Terry Mattingly

Terry Mattingly

As always, rumors swirled around the favorites in the 2002 race to become the 104th Archbishop of Canterbury.

Efforts to derail Bishop Michael Nariz-Ali of Rochester were different, in part because he was born in Pakistan – fluent in Urdu and Farsi – and was poised to become the first non-white leader of the Church of England. Others noted that he attended Catholic schools as a boy and practiced that faith.

Progressives warned that Nazir-Ali was too conservative on issues dividing Anglicans. He opposed the ordination of noncelibate gays and lesbians, while defending ancient teachings on marriage. He was a fierce critic of Sharia law and “radical Islam,” while defending persecuted Christians around the world Most of all, critics noted that he was a strong evangelical leader in the global Anglican Communion.

Nazir-Ali insisted that he was “evangelical and Catholic,” even as he lost his shot at the Throne of Canterbury.

That’s the same label that he used when he stunned the Anglican world by announcing that he was returning to Roman Catholicism. He is expected to be ordained as a Catholic priest this Sunday (Oct. 30), serving in the Ordinariate of Our Lady of Walsingham, a canonical structure established in 2011 by Pope Benedict XVI that allows Anglicans to enter Catholicism while retaining many Anglican rites and traditions. The 72-year-old Nazir-Ali is married and has two children.

This move was necessary “because I believe that the traditional Anglican desire to adhere to the fullness of apostolic, patristic and conciliar teaching can now best be maintained in this way,” the former bishop announced.

Writing in The Daily Mail, he called the decision a “bittersweet moment.”

“Bitter, because I am deeply saddened that the Church of England is not the church I joined. There are many individual parishes, priests, and believers who remain committed to biblical faith and values. But as an institution it seems to be losing its way,” he said. “Sweet, because I am excited about the opportunities that joining the ordinariate will bring: to uphold human rights and help millions of suffering Christians and others round the world.”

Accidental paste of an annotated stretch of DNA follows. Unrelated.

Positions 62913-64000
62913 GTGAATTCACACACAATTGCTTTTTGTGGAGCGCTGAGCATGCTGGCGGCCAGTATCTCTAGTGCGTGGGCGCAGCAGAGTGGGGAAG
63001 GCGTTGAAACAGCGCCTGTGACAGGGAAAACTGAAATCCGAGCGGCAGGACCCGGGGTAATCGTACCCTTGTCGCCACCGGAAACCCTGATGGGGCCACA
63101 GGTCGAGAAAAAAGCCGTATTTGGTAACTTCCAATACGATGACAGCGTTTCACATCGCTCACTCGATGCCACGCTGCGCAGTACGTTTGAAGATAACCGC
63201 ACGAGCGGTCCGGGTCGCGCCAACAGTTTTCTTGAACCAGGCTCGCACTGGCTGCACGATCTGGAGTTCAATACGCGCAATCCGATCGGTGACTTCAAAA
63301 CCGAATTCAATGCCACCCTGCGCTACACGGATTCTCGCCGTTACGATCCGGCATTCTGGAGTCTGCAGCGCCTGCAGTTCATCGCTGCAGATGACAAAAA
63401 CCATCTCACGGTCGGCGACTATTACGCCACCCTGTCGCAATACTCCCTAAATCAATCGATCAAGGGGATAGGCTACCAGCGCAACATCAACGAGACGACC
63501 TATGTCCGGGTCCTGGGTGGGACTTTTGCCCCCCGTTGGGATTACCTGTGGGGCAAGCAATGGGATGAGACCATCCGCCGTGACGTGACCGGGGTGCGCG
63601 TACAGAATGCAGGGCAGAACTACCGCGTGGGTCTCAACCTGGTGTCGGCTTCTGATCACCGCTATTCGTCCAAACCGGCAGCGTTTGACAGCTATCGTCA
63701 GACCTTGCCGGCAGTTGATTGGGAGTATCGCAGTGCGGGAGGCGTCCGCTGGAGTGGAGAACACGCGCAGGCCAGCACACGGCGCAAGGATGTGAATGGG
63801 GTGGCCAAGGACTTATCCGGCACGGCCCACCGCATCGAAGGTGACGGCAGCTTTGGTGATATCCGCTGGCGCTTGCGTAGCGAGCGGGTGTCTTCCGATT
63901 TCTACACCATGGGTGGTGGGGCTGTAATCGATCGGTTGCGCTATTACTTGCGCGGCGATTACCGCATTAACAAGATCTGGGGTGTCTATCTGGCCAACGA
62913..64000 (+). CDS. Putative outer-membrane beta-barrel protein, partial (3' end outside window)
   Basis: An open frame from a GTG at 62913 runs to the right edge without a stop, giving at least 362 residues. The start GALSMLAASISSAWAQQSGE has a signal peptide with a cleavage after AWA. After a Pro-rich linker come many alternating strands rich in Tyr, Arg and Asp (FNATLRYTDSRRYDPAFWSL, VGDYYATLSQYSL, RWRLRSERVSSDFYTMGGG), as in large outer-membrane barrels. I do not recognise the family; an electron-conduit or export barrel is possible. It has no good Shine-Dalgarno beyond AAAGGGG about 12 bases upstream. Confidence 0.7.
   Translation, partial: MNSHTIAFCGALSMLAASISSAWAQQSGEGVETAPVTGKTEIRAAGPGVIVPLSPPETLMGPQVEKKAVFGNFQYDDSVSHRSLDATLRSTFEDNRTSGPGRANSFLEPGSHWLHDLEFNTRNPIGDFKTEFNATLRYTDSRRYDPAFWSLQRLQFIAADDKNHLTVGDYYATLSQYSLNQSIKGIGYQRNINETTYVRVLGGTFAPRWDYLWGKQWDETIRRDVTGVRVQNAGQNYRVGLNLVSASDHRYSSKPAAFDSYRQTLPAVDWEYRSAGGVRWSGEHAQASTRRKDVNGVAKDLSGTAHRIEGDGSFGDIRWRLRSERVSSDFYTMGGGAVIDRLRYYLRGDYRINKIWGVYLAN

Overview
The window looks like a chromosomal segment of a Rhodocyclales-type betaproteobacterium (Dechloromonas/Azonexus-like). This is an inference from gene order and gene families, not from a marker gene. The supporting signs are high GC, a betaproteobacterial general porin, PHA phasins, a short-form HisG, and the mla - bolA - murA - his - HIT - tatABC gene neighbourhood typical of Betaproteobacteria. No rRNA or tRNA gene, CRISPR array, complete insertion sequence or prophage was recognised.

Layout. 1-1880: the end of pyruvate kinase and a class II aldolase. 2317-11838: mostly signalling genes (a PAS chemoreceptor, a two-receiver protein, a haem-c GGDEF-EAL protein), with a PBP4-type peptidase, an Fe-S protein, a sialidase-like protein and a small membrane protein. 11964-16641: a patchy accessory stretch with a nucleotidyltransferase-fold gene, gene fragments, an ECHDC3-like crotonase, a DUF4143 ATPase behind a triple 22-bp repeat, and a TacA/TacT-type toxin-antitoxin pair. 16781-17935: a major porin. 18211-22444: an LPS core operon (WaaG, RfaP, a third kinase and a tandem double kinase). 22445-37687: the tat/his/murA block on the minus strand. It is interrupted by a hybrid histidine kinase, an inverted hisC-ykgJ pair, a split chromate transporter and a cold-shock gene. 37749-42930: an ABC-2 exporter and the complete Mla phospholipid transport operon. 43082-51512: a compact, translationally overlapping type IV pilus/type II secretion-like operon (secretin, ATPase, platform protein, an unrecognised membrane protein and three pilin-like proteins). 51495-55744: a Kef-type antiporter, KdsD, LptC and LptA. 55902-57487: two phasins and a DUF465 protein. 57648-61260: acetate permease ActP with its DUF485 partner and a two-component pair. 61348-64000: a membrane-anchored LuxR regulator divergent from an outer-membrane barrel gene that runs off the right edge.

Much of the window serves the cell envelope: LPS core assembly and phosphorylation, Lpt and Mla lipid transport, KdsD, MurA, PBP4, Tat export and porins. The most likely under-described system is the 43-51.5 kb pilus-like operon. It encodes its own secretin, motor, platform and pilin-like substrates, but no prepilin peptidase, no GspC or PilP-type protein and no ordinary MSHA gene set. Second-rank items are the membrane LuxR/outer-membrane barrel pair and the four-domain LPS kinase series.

Another major factor was his years of experience in global dialogues between Canterbury and Rome, Nazir-Ali explained, appearing on the “Al Kresta in the Afternoon” program on Ave Maria Radio. Even as significant theological agreements were being reached, the U.S. Episcopal Church and some other Anglican provinces were “undermining them by behaving in ways that were opposite to the spirit of the agreements and sometimes the letter of them,” said Nazir-Ali.

Anglicanism’s current crisis, he concluded, is rooted in an “inability to make decisions together that affect everyone that then stick, as it were.” Thus, “when push comes to shove” there is no common authority on how to interpret scripture and defend church traditions.

This is crucial, he said, since “we are facing, in our world, numerous daily issues where the faithful need guidance, to be told which is the way of the Gospel.”

Ironically, bitter disputes between liberal Catholics in Europe, especially Germany, and conservative Catholics in the Global South, especially Africa, resemble the conflicts that have rocked Anglicanism for decades, noted an evangelical Anglican activist who has followed Nazir-Ali’s work for many years.

“Yes, Anglicanism has seen better its better day, and will again. Roman Catholicism has seen its better day, and we pray that it will see a better day again,” noted Kevin Kallsen, host of the Anglican Unscripted video podcasts. “But you can’t trade Anglicanism for Roman Catholicism and say you’re seeking a more pure religion – more pure doctrine, a more pure church.” Rome may be purer “on paper,” he insisted, but “in practice” that isn’t the reality, at this point in church history.

It’s true that, in the days ahead, liberals and conservatives in both the Anglican Communion and the Catholic Church may debate the importance of this leap of faith by Nazir-Ali, said broadcaster Al Kresta, reached by telephone.

“But one thing is certain,” stressed Kresta. “This man is more than a defender of the faith. He has been a hero to evangelicals and a lion fighting for the rights of believers around the world who have suffered for the faith. Michael Nazir-Ali has been out there attacking the gates of hell, not standing safely on the sidelines.”

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